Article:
Wednesday, September 22, 2010

Human powered flight and energy harvesting kites

A strange confluence of events and circumstances has given me some ideas about human powered flight. I watched a snail slithering...just kidding. While vacationing in Florida I watched a guy parasurfing. That night I went home and went to sleep. The next morning was a Sunday so Comedy Central was playing a rerun of the Colbert Report's Friday night show. I had watched some of the show Friday but had not seen the interview with Saul Griffith. Saul Griffith is a genius who is working on wind power generation using high altitude kites to capture the high winds available above 2000 feet. When we got home from Florida I looked up Saul and found a website where he was explaining how the kites work with the aid of a large screen audio-visual presentation.

Last night I woke up thinking about human powered flight which is not uncommon for me but I realized that the actual terminology "human powered" is a limitation that need not exist. The small sail that was used by the parasurfer to skim over the waves at high speed and the piano sized kites used by Saul's power generation facility both had far more pulling power than was being used. Then I began thinking that a tandem device, one part prosthesis, one part kite, could give human beings the power to fly. Rather it could allow us to harness the wind long enough to elevate the flyer to the height necessary to then glide (predominantly) to his destination.

I attempted to use a sheet as a sail on my ripstick once and ran into all the problems of wind power at ground level: insufficient strength, sensitivity to direction of wind, etc. Parasurfing improves upon windsurfing by removing the power source to the sky above the surfer giving him much more maneuverability relative to the wind. The next logical step, in my mind, is to allow the parasail to drag a winged human, instead of a surfing human.

I had been trying to conceptualize a bicycle paired with a retractable set of wings as a means to allow the wings to reach the necessary speed for lift before opening them and taking off. In this concept the bicycle would simply fall away as the flyer opened a hang glider like set of folding wings and began to gain altitude. The problem with this approach is twofold. The first issue is that the speed necessary to generate sufficient lift of a human is too high to be achieved under normal bicycling conditions. Secondly once the rider/flyer leaves the bicycle the power source evaporates and thus the lift disappears. A kitesail on the other hand continues to provide power after the flyer takes off. The power is translated by the wings into lift and the flyer (or his software) may simply determine the altitude needed.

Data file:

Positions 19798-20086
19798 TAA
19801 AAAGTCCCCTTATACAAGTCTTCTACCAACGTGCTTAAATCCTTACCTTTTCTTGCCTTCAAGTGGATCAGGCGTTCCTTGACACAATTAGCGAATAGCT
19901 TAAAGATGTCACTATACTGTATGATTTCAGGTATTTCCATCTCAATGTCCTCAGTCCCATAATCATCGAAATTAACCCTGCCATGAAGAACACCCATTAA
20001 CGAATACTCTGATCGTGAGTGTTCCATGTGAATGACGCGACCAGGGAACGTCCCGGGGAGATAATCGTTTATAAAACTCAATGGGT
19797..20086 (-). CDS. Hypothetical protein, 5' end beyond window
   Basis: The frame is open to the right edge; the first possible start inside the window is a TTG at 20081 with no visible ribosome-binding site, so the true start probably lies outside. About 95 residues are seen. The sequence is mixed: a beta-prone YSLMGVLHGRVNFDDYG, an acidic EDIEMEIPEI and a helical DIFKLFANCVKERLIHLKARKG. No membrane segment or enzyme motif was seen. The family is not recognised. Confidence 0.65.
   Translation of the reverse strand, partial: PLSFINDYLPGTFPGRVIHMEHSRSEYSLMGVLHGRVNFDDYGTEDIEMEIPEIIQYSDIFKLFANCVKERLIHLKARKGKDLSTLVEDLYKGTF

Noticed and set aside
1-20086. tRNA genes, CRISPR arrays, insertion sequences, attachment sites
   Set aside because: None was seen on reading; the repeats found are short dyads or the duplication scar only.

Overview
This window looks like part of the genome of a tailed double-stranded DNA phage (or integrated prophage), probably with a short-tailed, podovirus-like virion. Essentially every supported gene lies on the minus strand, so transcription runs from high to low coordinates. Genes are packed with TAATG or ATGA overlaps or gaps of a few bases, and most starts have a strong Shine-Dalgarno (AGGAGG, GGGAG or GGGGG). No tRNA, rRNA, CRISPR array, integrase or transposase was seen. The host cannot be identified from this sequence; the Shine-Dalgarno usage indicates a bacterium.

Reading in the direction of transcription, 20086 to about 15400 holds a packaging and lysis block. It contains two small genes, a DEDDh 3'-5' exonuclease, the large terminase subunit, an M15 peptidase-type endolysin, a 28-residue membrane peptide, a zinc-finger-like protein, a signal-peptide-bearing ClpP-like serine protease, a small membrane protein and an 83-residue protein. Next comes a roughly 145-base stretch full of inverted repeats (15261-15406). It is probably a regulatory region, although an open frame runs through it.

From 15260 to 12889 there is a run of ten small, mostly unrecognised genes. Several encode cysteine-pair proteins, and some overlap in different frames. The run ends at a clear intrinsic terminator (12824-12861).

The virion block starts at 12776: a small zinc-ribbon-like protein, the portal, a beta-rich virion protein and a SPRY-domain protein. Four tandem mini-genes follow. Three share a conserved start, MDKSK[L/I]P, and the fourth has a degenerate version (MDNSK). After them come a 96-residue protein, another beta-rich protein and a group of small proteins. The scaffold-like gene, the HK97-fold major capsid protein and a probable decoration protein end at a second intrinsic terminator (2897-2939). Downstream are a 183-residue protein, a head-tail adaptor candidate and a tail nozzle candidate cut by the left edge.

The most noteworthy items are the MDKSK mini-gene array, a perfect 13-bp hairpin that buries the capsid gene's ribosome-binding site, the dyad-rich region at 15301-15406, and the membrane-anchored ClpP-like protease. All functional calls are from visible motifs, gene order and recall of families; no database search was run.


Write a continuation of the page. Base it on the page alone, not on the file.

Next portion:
The next question then is how to disempower?unempower? the kitesail without simply cutting it loose. I had this same question watching the parasurfer, wondering how he would stop when he was done. What I had not anticipated was that he could change directions, having assumed that he must simply follow the direction of the wind and then let go. I watched as he approached the pier and then performed a tacking like maneuver and reversed direction back toward the area of the shore from which he came.

In flight the ideal scenario would be retrieval of the parachute once gliding began so that it could be redeployed to gain more altitude or used in an emergency as a parachute. High strength, lightweight cabling with a retractor could be used to reel the kitesail and the flyer toward one another but the only way I can conceptualize the kitesail collapsing is by releasing one side of it and then rolling up the fabric. This may prove a cumbersome load for a human/wind powered flyer to carry and then redeploy.

An alternative method could be to release one side of the kite sail and retract it and then lower it toward the ground so that it could be dropped for later recovery. An airborne-deployable parachute/kitesail could be worn on the body for use in an emergency.

The first step to researching these possibilities is to go parasurfing.

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